Maria Thomsen is a pioneer in Women snowboarding. In her mid-thirties, Maria has been pushing the envelope for years and brought Street snowboarding to new levels with creativity, skills and style. We got in touch with Maria to catch up with her, hear about her story, her Burton setup and her family life outside of snowboarding. Enjoy!

Photos: Jay Gallant - @jaysson_gallant

Let’s get the basics out of the way first. How old are you, where are you from and when did you start snowboarding? I’m 34 years old, from Denmark and I started snowboarding when I was 19 during a two weeks trip to British Colombia. That trip was the first time I set foot on a snowboard and I became obsessed with it. I moved to BC 2 years later. Was snowboarding the reason why you decided to move to Canada? In a way, yes. It will sound cheesy, but I truly fell in love with snowboarding from the first time I stepped on a board on that first trip to BC. After that trip, all I could think about was snowboarding so I saved up money and two years later, I was back in Canada. For the first few years, I was going back and forth between Canada and Denmark due to Visa issues and injuries, but after a while, I was finally able to move to BC for good.

Were you snowboarding in Denmark at all? No. As opposite to what a lot of people are thinking, there is no snowboarding happening in Denmark. Some people get confused because there’s a lot of snowboarding in neighbor Scandinavian countries like Norway or Sweden, but Denmark is pretty flat and there’s not much snow. It’s mostly just windy and rainy in the Winter. That being said, there is a new green snowboarding facility out in Copenhagen, but I never went there. It is the only boardable place in Denmark. Why Canada? It’s pretty random. Some of my friends who were in business school went to BC for a few months and I came to meet with them during my school break. I knew that my friends were all snowboarding over there, so I bought a snowboard and flew to Canada. I remember buying all my gear at Showcase in Whistler and picking a Burton jacket with a watch in it. I thought it was so cool! I had no idea about anything snowboarding related at the time, but I had the best time on that trip. I was definitely hooked.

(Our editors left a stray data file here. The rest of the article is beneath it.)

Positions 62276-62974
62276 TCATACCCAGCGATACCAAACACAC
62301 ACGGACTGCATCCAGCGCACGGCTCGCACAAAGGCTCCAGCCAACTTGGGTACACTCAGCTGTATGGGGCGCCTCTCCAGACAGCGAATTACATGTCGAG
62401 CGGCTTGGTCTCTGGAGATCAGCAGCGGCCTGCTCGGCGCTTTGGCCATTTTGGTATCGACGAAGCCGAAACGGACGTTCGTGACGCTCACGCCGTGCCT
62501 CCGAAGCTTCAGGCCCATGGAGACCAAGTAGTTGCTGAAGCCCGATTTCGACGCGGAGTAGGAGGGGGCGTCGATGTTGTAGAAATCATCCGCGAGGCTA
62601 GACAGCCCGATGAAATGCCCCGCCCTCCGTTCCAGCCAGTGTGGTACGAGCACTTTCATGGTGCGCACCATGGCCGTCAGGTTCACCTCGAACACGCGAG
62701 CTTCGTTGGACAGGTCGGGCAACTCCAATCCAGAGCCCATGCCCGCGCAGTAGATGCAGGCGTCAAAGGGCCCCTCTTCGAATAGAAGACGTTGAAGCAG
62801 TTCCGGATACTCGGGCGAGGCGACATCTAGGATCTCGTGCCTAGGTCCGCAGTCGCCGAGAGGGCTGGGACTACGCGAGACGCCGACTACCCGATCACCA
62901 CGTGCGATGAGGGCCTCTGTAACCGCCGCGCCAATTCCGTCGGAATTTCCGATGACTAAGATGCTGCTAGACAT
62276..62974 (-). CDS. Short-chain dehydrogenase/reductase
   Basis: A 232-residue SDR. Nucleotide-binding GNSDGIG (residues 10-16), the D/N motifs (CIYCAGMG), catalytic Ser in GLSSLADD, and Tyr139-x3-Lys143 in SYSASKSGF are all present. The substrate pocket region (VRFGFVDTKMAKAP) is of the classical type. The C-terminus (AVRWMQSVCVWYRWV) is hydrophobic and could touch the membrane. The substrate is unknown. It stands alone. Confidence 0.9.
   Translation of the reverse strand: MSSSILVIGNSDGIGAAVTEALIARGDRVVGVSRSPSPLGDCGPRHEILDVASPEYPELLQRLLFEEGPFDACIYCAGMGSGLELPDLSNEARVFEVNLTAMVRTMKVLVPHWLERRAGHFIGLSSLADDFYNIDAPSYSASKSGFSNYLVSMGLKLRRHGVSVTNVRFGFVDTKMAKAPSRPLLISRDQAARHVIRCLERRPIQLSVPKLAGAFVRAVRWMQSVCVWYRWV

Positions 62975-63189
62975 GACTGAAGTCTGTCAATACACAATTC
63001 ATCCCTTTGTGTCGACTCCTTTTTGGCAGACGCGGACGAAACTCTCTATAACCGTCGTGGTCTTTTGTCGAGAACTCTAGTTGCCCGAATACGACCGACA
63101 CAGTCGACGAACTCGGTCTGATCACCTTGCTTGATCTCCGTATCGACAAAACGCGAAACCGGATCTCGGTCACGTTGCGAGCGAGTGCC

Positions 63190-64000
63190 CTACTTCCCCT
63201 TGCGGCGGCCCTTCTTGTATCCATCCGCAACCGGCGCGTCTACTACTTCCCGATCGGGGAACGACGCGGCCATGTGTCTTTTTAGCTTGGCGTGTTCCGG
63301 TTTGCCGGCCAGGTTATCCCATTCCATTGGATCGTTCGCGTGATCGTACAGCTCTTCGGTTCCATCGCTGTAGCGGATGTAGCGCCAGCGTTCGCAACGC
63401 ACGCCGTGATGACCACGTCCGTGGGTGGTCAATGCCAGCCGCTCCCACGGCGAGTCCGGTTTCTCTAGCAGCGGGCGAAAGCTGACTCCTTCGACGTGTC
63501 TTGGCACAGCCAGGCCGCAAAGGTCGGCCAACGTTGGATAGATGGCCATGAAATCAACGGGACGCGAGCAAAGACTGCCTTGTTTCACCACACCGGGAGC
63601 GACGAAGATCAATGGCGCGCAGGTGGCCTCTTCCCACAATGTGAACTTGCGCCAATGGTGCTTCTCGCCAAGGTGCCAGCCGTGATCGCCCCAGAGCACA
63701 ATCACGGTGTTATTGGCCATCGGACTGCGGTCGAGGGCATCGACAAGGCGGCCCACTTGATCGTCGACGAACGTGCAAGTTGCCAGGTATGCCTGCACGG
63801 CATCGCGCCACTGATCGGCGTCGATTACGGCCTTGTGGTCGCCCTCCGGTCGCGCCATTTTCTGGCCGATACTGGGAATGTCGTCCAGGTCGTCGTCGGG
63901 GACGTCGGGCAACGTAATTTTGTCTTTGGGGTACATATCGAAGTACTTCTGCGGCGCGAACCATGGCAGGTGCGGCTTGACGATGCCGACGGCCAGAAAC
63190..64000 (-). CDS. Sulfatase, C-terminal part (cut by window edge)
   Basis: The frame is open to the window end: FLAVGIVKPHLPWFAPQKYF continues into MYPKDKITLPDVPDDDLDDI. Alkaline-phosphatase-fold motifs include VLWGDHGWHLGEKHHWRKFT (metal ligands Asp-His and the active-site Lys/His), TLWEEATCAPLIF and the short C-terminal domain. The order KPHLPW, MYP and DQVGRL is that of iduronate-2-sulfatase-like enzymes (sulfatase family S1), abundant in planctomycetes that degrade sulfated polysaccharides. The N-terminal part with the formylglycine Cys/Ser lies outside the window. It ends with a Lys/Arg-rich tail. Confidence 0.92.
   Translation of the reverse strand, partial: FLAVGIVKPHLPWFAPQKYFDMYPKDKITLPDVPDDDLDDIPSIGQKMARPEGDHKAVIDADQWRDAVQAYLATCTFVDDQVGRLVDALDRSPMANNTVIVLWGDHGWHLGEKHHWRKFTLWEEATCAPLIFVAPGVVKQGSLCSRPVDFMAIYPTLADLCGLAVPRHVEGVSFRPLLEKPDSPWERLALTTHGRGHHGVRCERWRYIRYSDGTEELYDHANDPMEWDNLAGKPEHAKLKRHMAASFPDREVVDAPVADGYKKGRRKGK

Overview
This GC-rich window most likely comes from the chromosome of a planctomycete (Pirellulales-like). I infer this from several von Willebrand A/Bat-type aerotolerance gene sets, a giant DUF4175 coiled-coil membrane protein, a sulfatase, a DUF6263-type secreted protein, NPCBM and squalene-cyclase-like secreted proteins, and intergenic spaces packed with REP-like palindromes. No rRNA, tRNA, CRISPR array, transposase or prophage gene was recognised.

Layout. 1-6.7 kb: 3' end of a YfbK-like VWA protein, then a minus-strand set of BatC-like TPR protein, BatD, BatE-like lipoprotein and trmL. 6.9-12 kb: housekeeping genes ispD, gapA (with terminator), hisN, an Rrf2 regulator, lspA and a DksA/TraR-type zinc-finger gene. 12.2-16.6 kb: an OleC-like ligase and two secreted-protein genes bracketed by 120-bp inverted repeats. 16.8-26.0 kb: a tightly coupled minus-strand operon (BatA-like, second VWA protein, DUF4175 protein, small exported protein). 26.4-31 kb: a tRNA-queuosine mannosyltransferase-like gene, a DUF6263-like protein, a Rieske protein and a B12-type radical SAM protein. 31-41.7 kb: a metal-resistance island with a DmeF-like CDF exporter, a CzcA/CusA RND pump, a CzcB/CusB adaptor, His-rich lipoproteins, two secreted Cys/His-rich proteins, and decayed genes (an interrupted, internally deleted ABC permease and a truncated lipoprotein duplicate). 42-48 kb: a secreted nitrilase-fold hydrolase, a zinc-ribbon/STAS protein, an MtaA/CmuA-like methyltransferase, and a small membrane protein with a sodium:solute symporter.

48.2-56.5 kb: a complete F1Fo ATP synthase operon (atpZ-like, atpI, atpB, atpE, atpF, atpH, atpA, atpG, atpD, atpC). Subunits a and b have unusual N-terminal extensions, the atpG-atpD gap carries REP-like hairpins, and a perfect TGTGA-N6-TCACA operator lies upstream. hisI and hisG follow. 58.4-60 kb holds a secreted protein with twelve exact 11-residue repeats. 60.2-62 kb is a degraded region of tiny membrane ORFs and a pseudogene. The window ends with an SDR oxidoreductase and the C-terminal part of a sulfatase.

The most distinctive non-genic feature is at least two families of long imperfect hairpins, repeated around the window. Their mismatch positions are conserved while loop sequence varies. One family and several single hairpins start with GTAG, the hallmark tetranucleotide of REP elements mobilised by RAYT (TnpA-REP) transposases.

How did you first get noticed? I started to get free gear around 2012, a few years after moving to BC. My first hookup was Westbeach. It kinda snowballed from there as I started riding and filming with the Too Hard crew and putting out video parts. As I was riding a lot and getting more and more confident, I just kept putting out more video parts and still do to this day. Judging by your massive video parts history, you are a true street snowboarder. What type of obstacle do you like to shred the most out there? The type of obstacle I like to ride the most are rails, which are a big part of street snowboarding. I like to get creative and to find spots within the urban landscape. I also really like spots where you can do lines. Lines are a bit harder to find, but these are the best clips to do and to look at in my opinion.

Do you hit the park, jumps and the pipe? I like to ride the snowparks for sure. I’ll hit the park a lot to warm up early season and in between filming trips. I also ride the park a lot in the Spring. That being said, I don’t mess with jumps too much anymore and mostly ride the rails when I’m in the snowpark. I use to compete a lot more and do the whole slopestyle thing, but I don’t enjoy it as much as rails and street spots. I don't really mess with the pipe at all. You’ve been riding in and around the city of Montreal a lot over the past few years. What do you like about this city and its surroundings? I’ve been filming on the East Coast of Canada and coming on trips to Montreal for a long time. You can see Montreal and Quebec clips in almost all my parts. I guess it stems from the fact that when I first started filming street, I was looking for smaller rails. Down flat downs, flat rails. mellow down rails, etc. Montreal and Quebec seem to have a lot of these and offered a terrain that I was able to ride and develop my skills on. The scene is also great here, lots of good snowboarders and people.

You have been on Burton for a moment now. What’s your all-time favorite setup? I ride the Burton Yeasayer Flying V for rails. This is my favorite board because it has a lot of flex and is extremely playful. I like how soft it is. As for the bindings, I ride the Escapade which is really light and also playful. I also like the Lexa a lot, so I switch between those two. We have lots of Pow days here and for that, the Pow Wrench is my personal favorite because this board just floats.

Being a mom and a busy professional athlete, how do you balance both sides of your life? Being a professional snowboarder is amazing because when I’m not on a trip, I can spend a lot of time with my son Tao. Not having a regular 9 to 5 allows me to be there a lot more. We also introduced Tao to what we love to do at a very young age, so that makes it easy to spend time with him when I’m home. We go snowboarding, mountain biking and all that. When I’m on a trip, we facetime every day, which helps a lot. We can still see each other and talk to each other every day.

Do you have any projects in the works at the moment? We haven’t started yet, but I’m coming to Montreal in a few days to film for a Burton Girls project. Super excited about getting back in the streets with the girls. I worked on other projects in the past few years that weren’t that street oriented and I’m happy to get back to the roots for this Burton Girls project. Can’t wait to see it! Thank you!

Check out Maria Thomsen favorite Burton Setup at the link Below.